Archives For Gareth Morgan

By Wendy Sullivan, Partnerships Ranger, Picton

Picton Pestival logo. Last March I was watching the news on the television when a story came on about a ‘Pestival‘ (a pest festival would you believe!) in the small town of Picton.

The Pestival was run by a community group at the Kaipupu Point Sounds Wildlife Sanctuary, and had Gareth Morgan as guest speaker – coincidently it was not long after Gareth had the hit headlines regarding his Cats to Go campaign. Over 500 people came to this local event.

Little did I know that 12 months later I would be living in Picton, and would end up meeting the charismatic organisers of the second annual Pestival—Jenny Keene, Jo O’Connell and Chrissy Powlesland.

This time around I was determined to be a part of the event and to help make it even bigger and better than the previous year.

The Pestival is a uniquely kiwi, ‘heartland party’ to raise funds for Kaipupu Point, a predator fenced reserve located right next to the ferry terminals in Picton.

The Pestival also aims to raise awareness of pests and predators, and the focus is on what you can do in your backyard—whether it’s planting bird friendly trees, building weta houses, or learning how to trap.

The Raticators - Peter Hobson and Helen Crook.

The Raticators – Peter Hobson and Helen Crook

I have heard from locals who attended the Pestival last year that they were able to go away knowing the difference between a Norway rat and a ship rat, and which trap is the best one to use for a certain type of pest.

The day’s entertainment includes live music, food, local delicacies, environmental speakers, mini-workshops, conservation and trapping stalls, a market place, a pest contest, fancy dress prizes and a children’s programme.

Rat in a tree.

Rat nibbling a sign

Visit Kaipupu Point

With natural ecosystems flourishing in an almost completely pest free environment, Kaipupu Point is well worth a visit. It’s open year-round and free for everyone to enjoy.

Pestival 2014 — Saturday 22 March

The second annual Pestival will be held on Saturday 22 March 2014 11 am—6 pm, at the Waitohi Domain, Picton.

More information is available on the DOC website.

If you love the idea of Wellington becoming the wildlife capital of New Zealand, then you’re going to love Enhancing the Halo – a new conservation initiative backed by the Morgan Foundation. Today, Nick Tansley from the Foundation, tells us what it’s all about.

Enhancing the halo is all about creating a safe haven for all of our native creatures in our backyards in Wellington. We want to make the most of all the work put into the wildlife hotspots around Wellington such as Zealandia, Otari-Wilton’s Bush and Oruaiti Reserve.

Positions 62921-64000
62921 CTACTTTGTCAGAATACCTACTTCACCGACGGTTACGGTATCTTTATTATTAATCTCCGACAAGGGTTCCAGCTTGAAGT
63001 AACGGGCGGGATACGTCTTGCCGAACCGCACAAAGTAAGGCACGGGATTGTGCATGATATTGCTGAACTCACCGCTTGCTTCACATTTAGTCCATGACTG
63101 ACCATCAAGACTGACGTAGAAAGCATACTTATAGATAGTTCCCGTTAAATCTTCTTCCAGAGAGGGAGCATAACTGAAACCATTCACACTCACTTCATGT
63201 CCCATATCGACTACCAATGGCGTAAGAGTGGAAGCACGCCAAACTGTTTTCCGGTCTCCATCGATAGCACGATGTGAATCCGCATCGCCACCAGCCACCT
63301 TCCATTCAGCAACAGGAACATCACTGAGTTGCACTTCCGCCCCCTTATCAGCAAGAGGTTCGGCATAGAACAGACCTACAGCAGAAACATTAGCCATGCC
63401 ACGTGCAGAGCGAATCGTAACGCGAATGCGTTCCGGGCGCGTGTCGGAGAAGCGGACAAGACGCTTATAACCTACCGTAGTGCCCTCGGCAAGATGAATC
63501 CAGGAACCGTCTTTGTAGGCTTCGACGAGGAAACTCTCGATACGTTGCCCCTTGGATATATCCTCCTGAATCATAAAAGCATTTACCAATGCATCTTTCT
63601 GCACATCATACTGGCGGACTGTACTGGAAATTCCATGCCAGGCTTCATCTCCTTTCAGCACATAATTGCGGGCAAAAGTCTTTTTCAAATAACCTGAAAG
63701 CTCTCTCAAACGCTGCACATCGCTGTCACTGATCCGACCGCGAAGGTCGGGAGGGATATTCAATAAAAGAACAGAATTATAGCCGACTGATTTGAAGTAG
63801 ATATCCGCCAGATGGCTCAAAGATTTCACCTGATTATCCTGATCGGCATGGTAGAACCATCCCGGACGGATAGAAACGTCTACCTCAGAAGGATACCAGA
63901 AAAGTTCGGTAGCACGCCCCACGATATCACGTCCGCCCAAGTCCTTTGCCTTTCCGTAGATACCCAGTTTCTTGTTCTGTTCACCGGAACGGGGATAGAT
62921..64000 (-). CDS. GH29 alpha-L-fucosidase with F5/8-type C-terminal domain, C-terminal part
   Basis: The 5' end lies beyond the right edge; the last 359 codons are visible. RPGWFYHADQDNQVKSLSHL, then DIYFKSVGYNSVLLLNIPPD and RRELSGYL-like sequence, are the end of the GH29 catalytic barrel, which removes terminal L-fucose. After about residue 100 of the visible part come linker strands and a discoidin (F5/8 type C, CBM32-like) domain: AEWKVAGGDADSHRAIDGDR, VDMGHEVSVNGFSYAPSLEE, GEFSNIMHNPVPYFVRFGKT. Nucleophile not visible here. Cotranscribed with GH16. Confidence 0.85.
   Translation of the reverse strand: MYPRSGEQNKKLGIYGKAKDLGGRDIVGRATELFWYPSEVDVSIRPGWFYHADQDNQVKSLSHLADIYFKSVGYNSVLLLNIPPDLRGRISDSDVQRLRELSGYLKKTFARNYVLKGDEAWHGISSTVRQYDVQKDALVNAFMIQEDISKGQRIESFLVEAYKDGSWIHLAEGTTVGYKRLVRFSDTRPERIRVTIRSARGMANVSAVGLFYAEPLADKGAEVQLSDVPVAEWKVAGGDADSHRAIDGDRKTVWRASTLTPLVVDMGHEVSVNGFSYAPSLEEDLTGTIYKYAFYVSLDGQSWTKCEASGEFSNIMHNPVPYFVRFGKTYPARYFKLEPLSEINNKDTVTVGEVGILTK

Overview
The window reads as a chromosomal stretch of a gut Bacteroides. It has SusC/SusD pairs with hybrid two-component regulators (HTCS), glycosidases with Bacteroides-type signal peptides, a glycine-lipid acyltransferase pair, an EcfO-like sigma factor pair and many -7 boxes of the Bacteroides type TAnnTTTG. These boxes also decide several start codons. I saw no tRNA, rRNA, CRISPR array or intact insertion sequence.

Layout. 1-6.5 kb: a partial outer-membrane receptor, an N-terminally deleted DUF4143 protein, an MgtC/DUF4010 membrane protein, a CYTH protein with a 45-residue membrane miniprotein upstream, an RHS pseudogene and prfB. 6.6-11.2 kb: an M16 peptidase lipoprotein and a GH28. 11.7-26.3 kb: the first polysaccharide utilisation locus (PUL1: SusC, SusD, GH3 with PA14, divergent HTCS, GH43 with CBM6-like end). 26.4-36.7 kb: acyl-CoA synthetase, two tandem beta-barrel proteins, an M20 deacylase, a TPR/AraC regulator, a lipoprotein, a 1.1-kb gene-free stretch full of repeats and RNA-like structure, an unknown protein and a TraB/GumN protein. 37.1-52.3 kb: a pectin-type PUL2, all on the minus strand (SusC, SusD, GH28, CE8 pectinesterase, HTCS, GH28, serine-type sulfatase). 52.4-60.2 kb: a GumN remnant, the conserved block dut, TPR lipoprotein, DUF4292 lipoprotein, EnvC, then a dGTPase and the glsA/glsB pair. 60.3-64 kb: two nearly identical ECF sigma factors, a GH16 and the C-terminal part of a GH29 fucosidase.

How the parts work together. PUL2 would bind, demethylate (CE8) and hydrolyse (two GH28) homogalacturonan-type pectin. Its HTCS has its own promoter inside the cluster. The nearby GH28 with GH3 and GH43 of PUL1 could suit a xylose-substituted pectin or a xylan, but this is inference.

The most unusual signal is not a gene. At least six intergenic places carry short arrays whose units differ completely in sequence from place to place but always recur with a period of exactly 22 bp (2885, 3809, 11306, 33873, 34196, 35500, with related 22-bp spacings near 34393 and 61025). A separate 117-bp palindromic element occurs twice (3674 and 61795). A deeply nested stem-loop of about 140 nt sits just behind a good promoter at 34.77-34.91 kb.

Bellbird. Adult male. Dunedin, 2009-7. Image © Craig McKenzie.

Enhancing the halo will help protect bellbirds and other native species

One part of the project is about focussing on how to deal with pests on our sections and I am finding this to be a really exciting area. The specialists working alongside Enhancing the Halo are breaking new ground in urban pest control.

Families that I have talked to are also really keen to get cracking into a project they can do at home and that involves hands on activities.

Recently I visited St Mark’s Church school with Gareth Morgan. The classroom was filled with bright eyed kids who made us both feel welcome and were eager to ask questions. It was great to see that their science teachers were already exploring many environmental issues with their students. These students were well informed and already passionate about conservation.

Gareth talking to seniors at St Mark's Church School. Photo from St Mark's Church School.

Gareth talking to students at St Mark’s Church School.

We asked the Year 7 and 8 students to put up their hands if they wanted to start trapping predators. Every boy’s arm was thrust to the ceiling as if we had asked “who likes free ice-cream?” Girls were a little more conservative, wanting to learn more before committing to killing things.

Capturing the children’s enthusiasm for action, and their parent’s desire for making an ecological difference, gives us hope that Wellington can bring back the dawn chorus.

Watch a video of New Zealand’s dawn chorus:

Live in Wellington? Become a Halo Household

Sign up to be a Halo Household and make your backyard a haven for native wildlife. You’ll also get:

–  a chance to win a $5000 backyard make over
–  your views aired on discussion boards
–  experts addressing your halo issues
–  access to pest trapping equipment
–  a Halo Household welcome pack and a Halo Household sticker

For more information and to sign up go to the Enhancing the Halo website.